The GST law has been an ever evolving one, with the legislature shaping the same as the practical and financial situations demands. The legislature has in the recent past specifically trained its eyes and tightened its hands on the aspects pertaining to credit availment and credit eligibility.
The legislature in the Finance Act, 2021, amongst other amendments, had specifically inserted the clause (aa) to Section 16(2) CGST Act to be enacted w.e.f. from the date to be notified. The said insertion was made effective from 1-1-2022 vide Notification No. 39/2021-Central Tax dated 21-12-20211.
Clause (aa) to Section 16(2) of the CGST Act, prescribes the condition that a registered person would not be eligible to ITC (Input Tax Credit) of goods or services unless the details of the invoice issued by the GST registered supplier is reported by the “supplier” in his/her outward return and such details have been communicated to the “recipient” (registered person) in the manner specified under Section 37 of the CGST Act. In other words, a registered person would not be eligible to avail the ITC on an invoice unless the same is reflecting in Form GSTR-2B of the registered person.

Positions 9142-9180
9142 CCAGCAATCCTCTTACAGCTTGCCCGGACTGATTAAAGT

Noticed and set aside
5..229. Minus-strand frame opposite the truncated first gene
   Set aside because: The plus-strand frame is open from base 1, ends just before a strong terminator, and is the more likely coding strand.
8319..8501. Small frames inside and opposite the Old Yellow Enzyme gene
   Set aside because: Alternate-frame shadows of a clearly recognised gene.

In an ideal scenario where a registered supplier is making a supply, the supplier would be required to report the said supply in his outward tax return and pay the applicable GST while filing the monthly return in Form GSTR-3B. It seems that the intention of the legislature is to ensure that the supplier should report the outward supplies and discharge the tax liability on the said outward supplies in a timely manner, based on which the registered recipient would be eligible to take/avail the ITC.